Injection molding for rubber parts is considered to be a bit more complicated and sophisticated than compression molding and transfer molding. Typically reserved for higher quantity needs, injection molding is a valuable resource and can be used for very small to quite large size parts. The Vip team has over half a century of experience in the rubber industry and can guide you in choosing which method is best for your part.
Process of Injection Molding
A. Uncured rubber is placed into the machine using a screw feeder system. There is no need for preforming with this process
B. The injection machine, via the screw feeder, will bring in the exact quantity of material needed for the mold. There is no guesswork with rubber injection, and therefore no material waste.
C. The rubber material moves into the barrel, where it is heated and becomes pliable, and is then pushed by a plunger into the runner system.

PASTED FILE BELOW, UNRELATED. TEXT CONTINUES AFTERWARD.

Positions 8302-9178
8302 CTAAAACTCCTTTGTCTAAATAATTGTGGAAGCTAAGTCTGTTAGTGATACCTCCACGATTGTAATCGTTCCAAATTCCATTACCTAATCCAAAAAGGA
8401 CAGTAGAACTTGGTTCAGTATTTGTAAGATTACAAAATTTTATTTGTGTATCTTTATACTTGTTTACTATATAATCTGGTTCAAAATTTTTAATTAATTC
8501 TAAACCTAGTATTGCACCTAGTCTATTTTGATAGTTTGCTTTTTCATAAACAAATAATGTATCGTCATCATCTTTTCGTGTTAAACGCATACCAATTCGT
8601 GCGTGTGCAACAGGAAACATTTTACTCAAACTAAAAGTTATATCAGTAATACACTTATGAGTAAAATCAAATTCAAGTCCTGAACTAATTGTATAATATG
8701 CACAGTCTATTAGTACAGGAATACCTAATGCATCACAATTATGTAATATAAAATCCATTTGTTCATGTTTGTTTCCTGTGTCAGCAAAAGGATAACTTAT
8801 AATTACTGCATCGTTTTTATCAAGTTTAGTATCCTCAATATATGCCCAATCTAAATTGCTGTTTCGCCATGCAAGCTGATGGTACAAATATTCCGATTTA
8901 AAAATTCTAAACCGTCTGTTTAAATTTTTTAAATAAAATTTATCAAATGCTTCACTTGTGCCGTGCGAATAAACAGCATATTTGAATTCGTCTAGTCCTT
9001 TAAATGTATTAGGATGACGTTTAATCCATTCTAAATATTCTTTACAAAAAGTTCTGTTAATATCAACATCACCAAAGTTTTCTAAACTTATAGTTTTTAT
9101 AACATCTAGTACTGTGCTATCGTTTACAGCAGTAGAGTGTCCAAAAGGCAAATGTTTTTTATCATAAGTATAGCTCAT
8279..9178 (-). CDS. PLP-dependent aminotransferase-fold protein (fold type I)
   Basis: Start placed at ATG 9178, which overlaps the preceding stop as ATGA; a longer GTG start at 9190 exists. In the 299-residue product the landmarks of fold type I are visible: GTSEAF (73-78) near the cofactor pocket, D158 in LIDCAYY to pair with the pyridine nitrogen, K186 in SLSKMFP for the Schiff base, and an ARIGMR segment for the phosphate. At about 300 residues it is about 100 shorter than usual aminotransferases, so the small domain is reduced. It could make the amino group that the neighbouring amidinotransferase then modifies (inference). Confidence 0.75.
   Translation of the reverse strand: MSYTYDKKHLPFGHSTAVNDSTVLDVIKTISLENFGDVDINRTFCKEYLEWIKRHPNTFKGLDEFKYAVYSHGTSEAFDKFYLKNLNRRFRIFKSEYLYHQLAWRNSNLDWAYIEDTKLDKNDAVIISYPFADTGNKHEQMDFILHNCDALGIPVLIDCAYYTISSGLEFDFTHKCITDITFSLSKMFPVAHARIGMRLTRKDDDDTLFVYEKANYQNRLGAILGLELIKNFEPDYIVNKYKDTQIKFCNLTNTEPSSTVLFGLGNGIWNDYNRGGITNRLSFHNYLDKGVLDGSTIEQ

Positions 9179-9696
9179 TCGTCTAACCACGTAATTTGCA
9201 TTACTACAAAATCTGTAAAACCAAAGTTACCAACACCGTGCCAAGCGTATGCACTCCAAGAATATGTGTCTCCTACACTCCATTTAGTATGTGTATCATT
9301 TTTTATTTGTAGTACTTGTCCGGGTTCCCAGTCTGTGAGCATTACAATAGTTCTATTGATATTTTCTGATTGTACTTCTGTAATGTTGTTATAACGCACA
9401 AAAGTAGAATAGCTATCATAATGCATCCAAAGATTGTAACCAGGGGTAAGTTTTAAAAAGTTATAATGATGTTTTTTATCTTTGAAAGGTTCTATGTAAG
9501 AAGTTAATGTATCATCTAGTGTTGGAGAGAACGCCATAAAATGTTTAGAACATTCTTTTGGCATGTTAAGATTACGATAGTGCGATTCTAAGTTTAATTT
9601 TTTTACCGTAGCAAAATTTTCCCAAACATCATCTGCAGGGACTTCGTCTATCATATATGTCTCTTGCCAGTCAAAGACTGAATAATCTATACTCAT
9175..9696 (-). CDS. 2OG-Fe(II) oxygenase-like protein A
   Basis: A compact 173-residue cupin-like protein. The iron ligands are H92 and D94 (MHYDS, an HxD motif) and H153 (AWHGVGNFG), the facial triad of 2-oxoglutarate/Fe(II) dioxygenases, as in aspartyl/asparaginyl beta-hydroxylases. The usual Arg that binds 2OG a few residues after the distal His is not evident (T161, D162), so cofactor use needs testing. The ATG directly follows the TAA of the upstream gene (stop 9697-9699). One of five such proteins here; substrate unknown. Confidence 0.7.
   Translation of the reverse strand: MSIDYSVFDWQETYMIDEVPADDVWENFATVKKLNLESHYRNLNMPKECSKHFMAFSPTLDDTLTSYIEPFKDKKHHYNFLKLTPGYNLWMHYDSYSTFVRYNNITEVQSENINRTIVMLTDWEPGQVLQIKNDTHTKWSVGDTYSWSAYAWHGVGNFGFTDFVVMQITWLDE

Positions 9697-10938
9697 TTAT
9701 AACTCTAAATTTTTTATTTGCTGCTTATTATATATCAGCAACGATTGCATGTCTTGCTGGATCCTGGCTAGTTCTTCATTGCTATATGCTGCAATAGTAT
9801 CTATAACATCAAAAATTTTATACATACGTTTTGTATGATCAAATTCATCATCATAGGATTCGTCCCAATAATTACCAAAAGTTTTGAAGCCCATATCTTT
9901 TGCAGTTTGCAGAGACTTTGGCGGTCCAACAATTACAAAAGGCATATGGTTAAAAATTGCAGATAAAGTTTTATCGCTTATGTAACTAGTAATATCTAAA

D. The material will fill the mold cavities and begin to cure. As soon as the curing process is complete, parts can be removed and the process can begin again.
Advantages of Injection Molding
- Fast production and cycle times
- No need for preforms (reduced labor, less material waste)
- Good for complex parts
- Less flash (less post-production labor)
- Good part repeatability on future orders
Disadvantages of Injection Molding
- Not suited for all compounds
- Higher Tooling Costs
Ready to see if rubber injection molding is right for your job? Contact us today.